McChrystal promises Afghan surge results by mid-2010
L (AFP) - The US commander in Afghanistan said Thursday a troop surge should start turning the tide of war by mid-2010 as Barack Obamas new strategy won reinforcements from Italy and backing from Russia.
As senior US officials said a timeline for troops to start leaving was not set in stone, General Stanley McChrystal said Obamas new war strategy would enable more troops to target Taliban strongholds.
Following Obamas announcement on Tuesday that he would send 30,000 more troops into combat, NATO foreign ministers gathered in Brussels to consider the US presidents appeal for them to beef up the mission further.
So far only Britain has committed extra troops, pledging to send another 500 to join a 9,500 contingent that is already the second largest in the 113,000-strong coalition.
But a source in Italys defence ministry said Rome would send between 500 and 1,500 reinforcements in 2010.
We are looking at figures ranging between 500 and 1,500, the source told AFP, adding that the final number would likely be fairly close to 1,000.
In an interview with Corriere della Sera newspaper, Defence Minister Ignazio La Russa said press reports of 1,500 reinforcements were hypothetical and at the upper end of the scale being discussed.
While Russia is not part of the coalition, President Dmitry Medvedev said Moscow was ready to support the new US strategy by letting troops transit its territory and helping with training and economic projects.
We are ready to support these efforts, guarantee the transit (of troops), take part in economic projects and train police and the military, Medvedev said at a press conference with Italys Prime Minister Silvio Berlusconi.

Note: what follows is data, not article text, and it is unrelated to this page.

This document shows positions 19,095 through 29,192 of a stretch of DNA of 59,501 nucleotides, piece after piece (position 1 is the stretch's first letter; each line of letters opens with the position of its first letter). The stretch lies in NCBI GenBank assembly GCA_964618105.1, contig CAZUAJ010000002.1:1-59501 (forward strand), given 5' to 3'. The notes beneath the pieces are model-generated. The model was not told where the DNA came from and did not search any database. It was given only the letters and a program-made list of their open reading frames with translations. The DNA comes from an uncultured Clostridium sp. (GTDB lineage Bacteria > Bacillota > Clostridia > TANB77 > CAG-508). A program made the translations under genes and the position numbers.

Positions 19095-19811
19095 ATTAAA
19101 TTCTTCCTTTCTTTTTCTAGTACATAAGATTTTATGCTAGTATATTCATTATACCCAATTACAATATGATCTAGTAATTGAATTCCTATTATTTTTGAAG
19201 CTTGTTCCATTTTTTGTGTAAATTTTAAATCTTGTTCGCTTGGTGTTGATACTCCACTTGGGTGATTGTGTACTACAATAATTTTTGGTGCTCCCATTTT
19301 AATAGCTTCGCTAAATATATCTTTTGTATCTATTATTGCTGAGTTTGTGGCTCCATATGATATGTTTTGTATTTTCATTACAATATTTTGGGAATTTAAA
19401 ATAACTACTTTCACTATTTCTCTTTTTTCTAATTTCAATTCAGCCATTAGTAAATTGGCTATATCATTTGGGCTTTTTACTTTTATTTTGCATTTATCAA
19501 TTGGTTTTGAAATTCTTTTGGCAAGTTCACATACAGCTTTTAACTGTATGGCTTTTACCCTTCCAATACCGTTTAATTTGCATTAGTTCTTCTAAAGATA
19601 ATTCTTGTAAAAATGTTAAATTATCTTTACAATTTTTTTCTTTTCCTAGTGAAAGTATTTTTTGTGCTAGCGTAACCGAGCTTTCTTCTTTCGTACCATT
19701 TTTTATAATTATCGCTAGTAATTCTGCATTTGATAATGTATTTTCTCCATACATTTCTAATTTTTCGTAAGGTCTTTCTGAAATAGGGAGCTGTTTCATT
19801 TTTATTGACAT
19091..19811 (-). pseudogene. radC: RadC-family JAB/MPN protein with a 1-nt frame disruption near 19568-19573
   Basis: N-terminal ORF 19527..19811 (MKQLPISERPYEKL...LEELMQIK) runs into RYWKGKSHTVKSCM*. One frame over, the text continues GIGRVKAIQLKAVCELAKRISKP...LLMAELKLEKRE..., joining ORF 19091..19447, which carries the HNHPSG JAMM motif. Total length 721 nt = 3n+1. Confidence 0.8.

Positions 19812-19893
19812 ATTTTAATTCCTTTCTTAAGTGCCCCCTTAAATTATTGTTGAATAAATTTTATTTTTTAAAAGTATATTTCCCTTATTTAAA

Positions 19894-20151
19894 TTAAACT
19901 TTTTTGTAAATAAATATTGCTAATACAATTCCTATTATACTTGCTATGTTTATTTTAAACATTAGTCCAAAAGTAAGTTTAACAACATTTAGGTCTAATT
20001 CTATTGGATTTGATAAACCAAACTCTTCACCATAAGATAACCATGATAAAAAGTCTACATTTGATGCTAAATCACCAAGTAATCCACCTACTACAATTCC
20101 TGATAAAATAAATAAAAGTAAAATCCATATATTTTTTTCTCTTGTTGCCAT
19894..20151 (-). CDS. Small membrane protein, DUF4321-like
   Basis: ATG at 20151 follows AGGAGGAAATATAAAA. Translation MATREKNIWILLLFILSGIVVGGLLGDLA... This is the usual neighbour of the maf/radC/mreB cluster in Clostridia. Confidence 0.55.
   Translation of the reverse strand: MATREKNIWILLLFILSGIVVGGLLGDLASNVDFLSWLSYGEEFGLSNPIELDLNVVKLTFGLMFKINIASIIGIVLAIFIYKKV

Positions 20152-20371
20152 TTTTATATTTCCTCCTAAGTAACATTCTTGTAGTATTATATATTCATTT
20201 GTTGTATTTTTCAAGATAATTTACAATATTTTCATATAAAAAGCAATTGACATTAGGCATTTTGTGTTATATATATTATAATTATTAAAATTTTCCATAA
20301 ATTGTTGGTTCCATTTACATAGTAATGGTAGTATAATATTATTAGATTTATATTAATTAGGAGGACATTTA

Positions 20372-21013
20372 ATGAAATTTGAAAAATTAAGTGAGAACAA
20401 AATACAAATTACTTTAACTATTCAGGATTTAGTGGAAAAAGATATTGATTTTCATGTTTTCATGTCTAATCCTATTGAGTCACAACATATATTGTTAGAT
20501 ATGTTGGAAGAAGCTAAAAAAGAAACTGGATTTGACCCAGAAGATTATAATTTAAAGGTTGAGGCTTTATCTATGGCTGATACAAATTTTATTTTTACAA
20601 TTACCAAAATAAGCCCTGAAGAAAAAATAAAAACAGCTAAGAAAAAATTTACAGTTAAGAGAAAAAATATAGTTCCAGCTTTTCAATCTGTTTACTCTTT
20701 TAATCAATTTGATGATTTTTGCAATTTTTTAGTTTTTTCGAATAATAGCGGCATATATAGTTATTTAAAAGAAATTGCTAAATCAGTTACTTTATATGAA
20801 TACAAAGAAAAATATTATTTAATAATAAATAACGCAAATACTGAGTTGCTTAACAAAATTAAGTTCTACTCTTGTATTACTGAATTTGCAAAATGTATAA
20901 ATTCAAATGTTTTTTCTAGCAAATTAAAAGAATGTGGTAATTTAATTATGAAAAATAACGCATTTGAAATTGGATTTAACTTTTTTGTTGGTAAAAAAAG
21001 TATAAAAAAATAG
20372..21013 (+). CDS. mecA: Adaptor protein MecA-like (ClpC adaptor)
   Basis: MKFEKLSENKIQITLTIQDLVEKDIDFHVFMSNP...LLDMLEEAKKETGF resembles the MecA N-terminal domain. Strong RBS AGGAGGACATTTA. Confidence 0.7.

NATOs foreign ministers gathered in Brussels for a two-day meeting which is to focus Friday on Afghanistan after US Secretary of State Hillary Clintons arrival.
McChrystal, in command of both US and NATO forces in Afghanistan, had been pushing for 40,000 troops to join the war against the Taliban militia and their Al-Qaeda allies, now in its ninth year.
In a speech to Afghan lawmakers, he said some of the new troops would train Afghan security forces and the rest would fan out across the south and east where the Taliban insurgency is strongest.
What that allows us to do is, starting right at the beginning of next month, is to start providing security in areas that we have not been able to provide security in yet because of insufficient forces, he told deputies.
I believe by next summer you will see significant improvements in security, he added.
McChrystals appearance in the Afghan parliament came after Clinton and other senior US officials were grilled by US senators, many of them unhappy that Obama set a July 2011 timeline for troops to start withdrawing.
But speaking ahead of another appearance on Capitol Hill, the top uniformed US military officer said not only was there no set date for US troops to finish withdrawing, the number leaving in 2011 could be very few.
There is no set date for US troops to finish withdrawing from Afghanistan, and the number of soldiers leaving in 2011 could be very few, the top uniformed US military officer said on Thursday.
Chairman of the Joint Chiefs of Staff Admiral Michael Mullen told CBS News that the 2011 deadline cited by President Barack Obama this week in unveiling a plan to send 30,000 more US troops to the conflict was only a start date for withdrawal.
Its very clear that the president has given us guidance that in July of 2011, well start to transition security responsibility to the Afghan national security forces, Mullen said on the Early Show.
Theres no determination of how long that will take... Theres no specific guidance with respect to how many. It could be very few, it could be a large number, he added.
The top US military official added that the withdrawal would be conducted responsibly and based on conditions on the ground.